Sound Control’s upstairs floor is an intimate setting at the best of times. When arguably the best guitarist of the 90′s enters the stage, the small audience is surprisingly relaxed.
With eight studio albums under his belt, half of them whilst still recording and performing with Blur, there’s something decidedly loose about both his studio work and his live performance and this extends to a loyal audience with nonchalant foot tapping and head swinging the order of the day.
Kicking off with a fast paced string of tracks, A + E‘s opener, ‘Advice,’ is a frenetic riff driven snarl, filled with the insecurity that is central to much of Coxon’s lyrical content. Don’t Let Your Man Know follows suit with simple beauty and sweat fills the room far too early into a generous twenty track set.
Standing On My Own Again is a safe bet for a singalong, with Coxon’s tireless pleasure in his craft evident. His textbook display of fully perfected guitaristmanoeuvers engages everyone in the room, band included, from the double footed, head bowed leap in the air to a dash of headbanging.
The punk undertones in ‘I Can’t Look At Your Skin’ and ‘I Don’t Wanna Go Out’ before The Truth carries us down a grungier, low-fi direction.
Mid set sees a brief burst of tracks that I feel could have remained in the studio, slightly self-indulgent jams and rehearsals that sat neither in the punkier, teenage angst fuelled camp nor the baggy early nineties shadows.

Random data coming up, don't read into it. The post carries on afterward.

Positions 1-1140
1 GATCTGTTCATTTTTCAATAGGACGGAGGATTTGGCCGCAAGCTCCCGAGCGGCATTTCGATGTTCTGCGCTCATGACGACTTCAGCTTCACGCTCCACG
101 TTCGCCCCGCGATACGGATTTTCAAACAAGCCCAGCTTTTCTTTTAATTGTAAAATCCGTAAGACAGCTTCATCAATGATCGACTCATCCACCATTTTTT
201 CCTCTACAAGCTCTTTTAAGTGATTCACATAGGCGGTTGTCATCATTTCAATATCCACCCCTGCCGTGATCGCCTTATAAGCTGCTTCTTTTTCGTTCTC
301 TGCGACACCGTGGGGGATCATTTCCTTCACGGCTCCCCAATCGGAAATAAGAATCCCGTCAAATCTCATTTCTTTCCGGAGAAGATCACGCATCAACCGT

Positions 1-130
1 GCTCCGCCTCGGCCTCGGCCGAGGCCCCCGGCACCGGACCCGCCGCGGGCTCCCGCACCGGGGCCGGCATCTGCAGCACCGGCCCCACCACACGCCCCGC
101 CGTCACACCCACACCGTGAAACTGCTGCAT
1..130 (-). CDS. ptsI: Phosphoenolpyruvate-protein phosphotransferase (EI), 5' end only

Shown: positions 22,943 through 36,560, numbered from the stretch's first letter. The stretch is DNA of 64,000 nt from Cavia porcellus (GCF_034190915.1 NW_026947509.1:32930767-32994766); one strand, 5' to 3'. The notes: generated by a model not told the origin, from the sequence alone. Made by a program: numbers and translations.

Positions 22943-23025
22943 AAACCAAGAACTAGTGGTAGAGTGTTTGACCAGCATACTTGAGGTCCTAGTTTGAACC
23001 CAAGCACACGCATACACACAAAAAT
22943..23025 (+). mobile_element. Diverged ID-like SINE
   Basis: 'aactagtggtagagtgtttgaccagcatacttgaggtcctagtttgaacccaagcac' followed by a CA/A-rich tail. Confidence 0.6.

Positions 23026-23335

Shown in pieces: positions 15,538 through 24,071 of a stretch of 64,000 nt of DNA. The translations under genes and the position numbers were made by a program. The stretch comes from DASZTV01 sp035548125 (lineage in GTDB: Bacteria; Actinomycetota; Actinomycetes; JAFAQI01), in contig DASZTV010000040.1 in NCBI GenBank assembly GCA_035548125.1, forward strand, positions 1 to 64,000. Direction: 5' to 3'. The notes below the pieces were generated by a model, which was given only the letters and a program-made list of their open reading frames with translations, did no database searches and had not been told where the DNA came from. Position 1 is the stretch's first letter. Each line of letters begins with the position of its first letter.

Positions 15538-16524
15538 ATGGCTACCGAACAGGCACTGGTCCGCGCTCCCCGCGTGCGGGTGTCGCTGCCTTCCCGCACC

Thankfully, the down time is only momentary as Coxon picks up those whose attention might have wandered with recent A + E offering ‘Running For Your life.’ It’s hard to stay angry for long with a forty-year old man who succeeds in making you believe he remains a loveless teenager, reaching out in vain to the fairer sex with his guitar playing. It’s Coxon’s boyish charm that makes this a very light hearted, energetic affair in one of the smallest gigs you’re likely to see him in anytime soon. The intricacy of his guitar skills this close are nothing short of mesmerising.
2004 hit single, Freakin’ Out ensures that the audience will be heading home with a cold sweat, many no doubt looking forward to seeing him back on the big stage this August with Blur.
Words by Ben Tallon